Tuesday, 15 July 2008

Its been a while

I am sorry to all of my loyal readers out there for never updating my blog!!! Or emailing for that matter. I really have no excuse but laziness, hot weather, and to many coffees.

I am doing very well. Pre-service training finished one month ago now. The month flew by and I have enjoyed living in my own apartment, which is way too nice for me. I have also enjoyed beginning to build my life for the next two years. Elbasan is a large city for Albania standards (about 120,000 people which includes the surrounding villages) and is in the center of the country so it acts as a hub for traffic going from the north to the south.

Work: I am assigned to work with the health education and promotion unit in the directory of public health in Elbasan. I work with three women (two nurses and one social worker). They have absolutely no budget to work with except for their salaries so my job is to help them come up with creative ideas to do their job of health education and promotion using no money or to help write grants for projects as well as to network and collaborate with other organizations in the city. The past couple of weeks I have been meeting lots of people and assessing the community and the resources within the community and at the office. We have given a few lessons to kindergarten classes on germs and have been planning some other lessons. Other activities I am doing is teaching life skills classes this summer to an English camp, training a couple pool boys at the local pool in first aid, CPR, and I have a friend to teach them how to safe someone who is drowning, I will hopefully be helping with health lessons and activities at a camp for Roma children and working with a couple girls on a few projects related to pollution by the factory outside of town as well as keeping the city clean. I may even be teaching a class at a nursing school this fall and might do some nursing trainings at the hospitals as well. I have also begun to tutor a few kids in English. I will continue to work toward these ideas as well as other ideas but everything is still pretty much just an idea and at the beginning stages. I know getting things done here is much more difficult than it seems. I expect many road blocks and obstacles along the way.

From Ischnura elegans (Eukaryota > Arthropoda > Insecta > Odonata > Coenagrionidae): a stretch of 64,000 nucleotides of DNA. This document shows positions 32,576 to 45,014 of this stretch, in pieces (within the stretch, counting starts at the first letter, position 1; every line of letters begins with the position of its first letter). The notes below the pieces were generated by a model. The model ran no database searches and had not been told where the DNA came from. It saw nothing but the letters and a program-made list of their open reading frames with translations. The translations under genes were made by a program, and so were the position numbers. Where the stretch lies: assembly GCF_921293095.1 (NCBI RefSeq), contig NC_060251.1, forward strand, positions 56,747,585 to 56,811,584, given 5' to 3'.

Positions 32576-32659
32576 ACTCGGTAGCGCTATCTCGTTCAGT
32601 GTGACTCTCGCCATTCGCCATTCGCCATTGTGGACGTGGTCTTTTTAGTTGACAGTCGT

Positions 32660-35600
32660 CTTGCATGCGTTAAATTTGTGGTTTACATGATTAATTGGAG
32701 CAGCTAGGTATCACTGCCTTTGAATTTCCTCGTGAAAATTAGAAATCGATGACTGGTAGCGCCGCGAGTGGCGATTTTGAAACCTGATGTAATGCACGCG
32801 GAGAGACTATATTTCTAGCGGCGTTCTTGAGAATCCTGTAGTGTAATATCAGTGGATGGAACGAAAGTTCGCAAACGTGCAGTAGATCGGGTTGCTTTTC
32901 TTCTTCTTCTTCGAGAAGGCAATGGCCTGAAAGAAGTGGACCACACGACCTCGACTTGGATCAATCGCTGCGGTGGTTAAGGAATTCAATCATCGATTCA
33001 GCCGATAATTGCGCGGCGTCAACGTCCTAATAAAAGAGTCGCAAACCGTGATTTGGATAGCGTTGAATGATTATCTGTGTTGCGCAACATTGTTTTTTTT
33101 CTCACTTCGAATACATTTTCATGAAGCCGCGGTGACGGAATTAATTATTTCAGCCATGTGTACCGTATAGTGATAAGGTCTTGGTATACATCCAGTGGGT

Free time: Other than work I am having a great time living in Elbasan. My favorite thing to do is go to the Market and to buy way too many fresh vegetables and fruits. They are so cheap right now and absolutely wonderful. I have eaten more tomatoes in the last month than I ate my whole life. And the bread stuffed with olives and cheese that I get at the bakery right by my house is also amazing.

I do a few other things for fun beside eat. I have been meeting lots of people here in Elbasan and I really like my Peace Corps site mates. There are 5 of us. Two in community development (both have been here one year), two at the university (one from my group and the other has extended for a third year) and me. It is nice to have the support of someone going through the same experience as you. Other excitements in Elbasan include a bowling alley, 3 swimming pools which I have not been to yet, a movie theater that may or may not play a movie for you if you bring a couple people (have not been to yet), the best ice cream and byrek in all of Albania and me of course. (Did this convince anyone to come and visit?)

Summer has begun here and it is fricken hot. People go to work until about 3 if they go to work at all. The summer is a holiday for most people. Many nap in the afternoon and then go for a nightly walk up and down the main street. The girls get dressed up like they are going clubbing to go walk up and down the streets. It is one of the only social activities that are accepted for girls.

Travel: We have only just been released to travel in the country on our own without special permission. We have to wait until September to travel outside of the country. PC rules!!! I have taken two trips. The first was to Vlore which is on the ocean and is beautiful. It was technically a business trip with an NGO (world vision) but we had enough beach time to call it a vacation. I also went to Tirana, the capital, for a 4th of July party at the ambassadors’ house. He was not there. He happened to be in America at the time but it is a beautiful house with a lawn. It is like a little American suburb in Albania. We had no fireworks but did have hotdogs, hamburgers, beer, apple pie, potato salad and best of all an Albanian Elvis impersonator. Yes that is right an Albanian Elvis impersonator. Nothing else really needs to be said about that.